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Mapplethorpe: An American In Paris

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Mapplethorpe: An American In Paris

Regardless whether one agrees that he stands among the greatest photographers of the late 20th Century, it can hardly be disputed that Robert Mapplethorpe remains one of the most provocative, taboo breaking, and influential artists of his generation and still today. Any doubts are easily dispelled by catching the major retrospective of his work on exhibit at the Gran Palais in Paris through July. A technical master of the photographic medium, Mapplethorpe created a vast oeuvre of highly stylized black and white portraits, nudes and still lifes, many of which are instantly recognizable for their overtly erotic impact. These created a scandal in Washington D.C. and the art world, when an exhibition of his work at the Corcoran Gallery of Art was cancelled before opening in June 1989. Resisting pressure from conservative lawmakers, the Washington Project for the Arts successively rescued the show to record breaking crowds.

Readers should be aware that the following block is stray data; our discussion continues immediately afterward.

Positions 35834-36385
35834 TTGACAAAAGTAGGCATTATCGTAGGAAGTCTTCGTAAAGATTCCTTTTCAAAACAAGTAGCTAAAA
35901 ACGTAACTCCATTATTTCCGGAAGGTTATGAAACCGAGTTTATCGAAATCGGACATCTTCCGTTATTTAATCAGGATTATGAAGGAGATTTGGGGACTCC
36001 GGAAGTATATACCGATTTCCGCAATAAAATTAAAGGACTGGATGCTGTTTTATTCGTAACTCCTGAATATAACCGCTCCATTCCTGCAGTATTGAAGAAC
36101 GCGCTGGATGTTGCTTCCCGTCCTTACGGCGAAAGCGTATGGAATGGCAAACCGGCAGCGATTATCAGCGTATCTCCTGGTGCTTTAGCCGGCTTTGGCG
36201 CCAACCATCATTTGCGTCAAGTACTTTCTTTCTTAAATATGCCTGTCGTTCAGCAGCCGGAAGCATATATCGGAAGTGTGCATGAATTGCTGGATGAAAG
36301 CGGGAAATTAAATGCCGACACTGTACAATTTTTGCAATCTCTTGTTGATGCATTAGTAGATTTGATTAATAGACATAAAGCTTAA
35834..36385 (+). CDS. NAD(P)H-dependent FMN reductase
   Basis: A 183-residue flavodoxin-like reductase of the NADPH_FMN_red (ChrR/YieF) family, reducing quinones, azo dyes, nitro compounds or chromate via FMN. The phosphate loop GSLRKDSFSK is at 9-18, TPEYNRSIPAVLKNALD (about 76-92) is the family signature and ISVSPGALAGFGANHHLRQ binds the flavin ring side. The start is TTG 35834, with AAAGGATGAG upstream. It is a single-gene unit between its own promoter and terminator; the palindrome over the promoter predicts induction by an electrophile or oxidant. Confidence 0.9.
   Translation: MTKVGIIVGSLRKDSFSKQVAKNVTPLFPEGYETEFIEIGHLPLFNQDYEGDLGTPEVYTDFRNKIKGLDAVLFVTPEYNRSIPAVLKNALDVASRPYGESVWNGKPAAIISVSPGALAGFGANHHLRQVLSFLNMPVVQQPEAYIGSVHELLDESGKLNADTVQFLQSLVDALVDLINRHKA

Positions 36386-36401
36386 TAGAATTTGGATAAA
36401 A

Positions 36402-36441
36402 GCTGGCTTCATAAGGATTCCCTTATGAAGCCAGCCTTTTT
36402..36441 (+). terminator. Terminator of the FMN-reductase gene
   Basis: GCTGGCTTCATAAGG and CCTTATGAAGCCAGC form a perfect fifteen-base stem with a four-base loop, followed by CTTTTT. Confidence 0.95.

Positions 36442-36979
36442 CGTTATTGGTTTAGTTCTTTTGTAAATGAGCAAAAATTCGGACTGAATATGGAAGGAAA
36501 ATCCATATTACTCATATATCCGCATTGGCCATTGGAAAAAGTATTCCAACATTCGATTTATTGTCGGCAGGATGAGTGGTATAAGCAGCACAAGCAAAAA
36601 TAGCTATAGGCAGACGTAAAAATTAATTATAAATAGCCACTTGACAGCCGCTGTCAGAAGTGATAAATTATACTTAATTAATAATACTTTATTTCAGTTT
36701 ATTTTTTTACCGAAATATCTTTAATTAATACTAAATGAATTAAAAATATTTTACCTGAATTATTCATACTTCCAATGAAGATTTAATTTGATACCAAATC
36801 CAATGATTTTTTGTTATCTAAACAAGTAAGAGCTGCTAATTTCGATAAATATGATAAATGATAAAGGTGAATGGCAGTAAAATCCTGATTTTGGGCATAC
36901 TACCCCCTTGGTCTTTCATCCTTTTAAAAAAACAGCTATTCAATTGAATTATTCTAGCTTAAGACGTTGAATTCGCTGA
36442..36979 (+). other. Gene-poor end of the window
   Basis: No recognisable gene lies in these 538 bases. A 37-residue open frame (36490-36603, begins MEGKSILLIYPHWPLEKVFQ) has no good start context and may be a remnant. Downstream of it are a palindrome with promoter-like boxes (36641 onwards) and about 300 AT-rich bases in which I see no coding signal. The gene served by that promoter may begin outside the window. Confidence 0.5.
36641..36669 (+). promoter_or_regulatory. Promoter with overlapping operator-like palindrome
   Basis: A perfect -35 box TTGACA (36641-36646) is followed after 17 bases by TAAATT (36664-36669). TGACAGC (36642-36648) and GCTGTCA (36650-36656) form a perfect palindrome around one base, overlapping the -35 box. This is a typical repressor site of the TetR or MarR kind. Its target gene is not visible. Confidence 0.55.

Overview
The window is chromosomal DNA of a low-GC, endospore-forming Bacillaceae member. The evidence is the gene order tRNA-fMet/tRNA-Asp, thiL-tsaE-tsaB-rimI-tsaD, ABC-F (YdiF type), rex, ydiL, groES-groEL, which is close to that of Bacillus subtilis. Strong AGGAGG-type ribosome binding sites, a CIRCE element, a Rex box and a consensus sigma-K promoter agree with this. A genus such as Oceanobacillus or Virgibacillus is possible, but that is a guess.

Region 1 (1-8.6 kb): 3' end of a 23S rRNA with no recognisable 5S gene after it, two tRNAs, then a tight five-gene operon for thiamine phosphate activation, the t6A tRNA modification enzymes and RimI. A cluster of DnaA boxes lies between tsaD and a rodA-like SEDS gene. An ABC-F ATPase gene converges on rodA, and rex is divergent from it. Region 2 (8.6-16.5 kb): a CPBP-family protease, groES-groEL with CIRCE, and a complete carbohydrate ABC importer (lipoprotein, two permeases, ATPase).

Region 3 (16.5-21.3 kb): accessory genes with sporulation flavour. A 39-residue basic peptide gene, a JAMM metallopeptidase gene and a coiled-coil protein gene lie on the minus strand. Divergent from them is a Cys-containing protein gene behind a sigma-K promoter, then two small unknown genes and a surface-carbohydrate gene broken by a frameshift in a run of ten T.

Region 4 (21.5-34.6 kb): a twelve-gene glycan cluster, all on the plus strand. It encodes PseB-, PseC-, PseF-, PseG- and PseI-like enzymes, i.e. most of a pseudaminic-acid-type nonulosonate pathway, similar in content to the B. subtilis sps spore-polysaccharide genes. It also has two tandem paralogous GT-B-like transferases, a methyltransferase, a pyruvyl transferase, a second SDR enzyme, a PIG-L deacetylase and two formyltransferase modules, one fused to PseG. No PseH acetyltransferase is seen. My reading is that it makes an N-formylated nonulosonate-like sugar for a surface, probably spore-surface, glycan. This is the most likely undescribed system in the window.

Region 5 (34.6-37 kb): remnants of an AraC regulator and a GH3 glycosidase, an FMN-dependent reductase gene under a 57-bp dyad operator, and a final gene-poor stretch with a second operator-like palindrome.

The current Paris show includes some 200 images spanning the Long-Island-born artist’s career from the early 1970s to the time of his death from AIDS in 1989. During those two decades he captured New York’s vibrant cultural scene through his striking portraits of artists, musicians, actors and notable personages such as William Burroughs, Truman Capote, Marianne Faithfull, David Hockney, Grace Jones, Roy Lichtenstein, Iggy Pop and Andy Warhol. Then there are his more underground depictions of gay sex, sadomasochism and fetishism, counterpointed by his jaw-dropping beautiful photographs of flowers. While undoubtedly some of Mapplethorpe’s work maintains shock impact even today, what becomes evident in an exhibit of this range and scale is the classical equanimity with which Mapplethorpe treated all his subjects and compositions – whether flowers or penises, statuary or leather. The show also includes rare color works, Polaroids and archival materials. Not only is the exhibit stunning; the Gran Palais is itself a magnificent venue. If you can’t make it to Paris, you can order the beautifully mounted catalogue via their website. For further background, Patti Smith’s acclaimed memoir “Just Kids” chronicles her intimate friendship with Mapplethorpe in the explosive New York of the 1960s and 70s. 

Check out more here.

By Jorge Socarras

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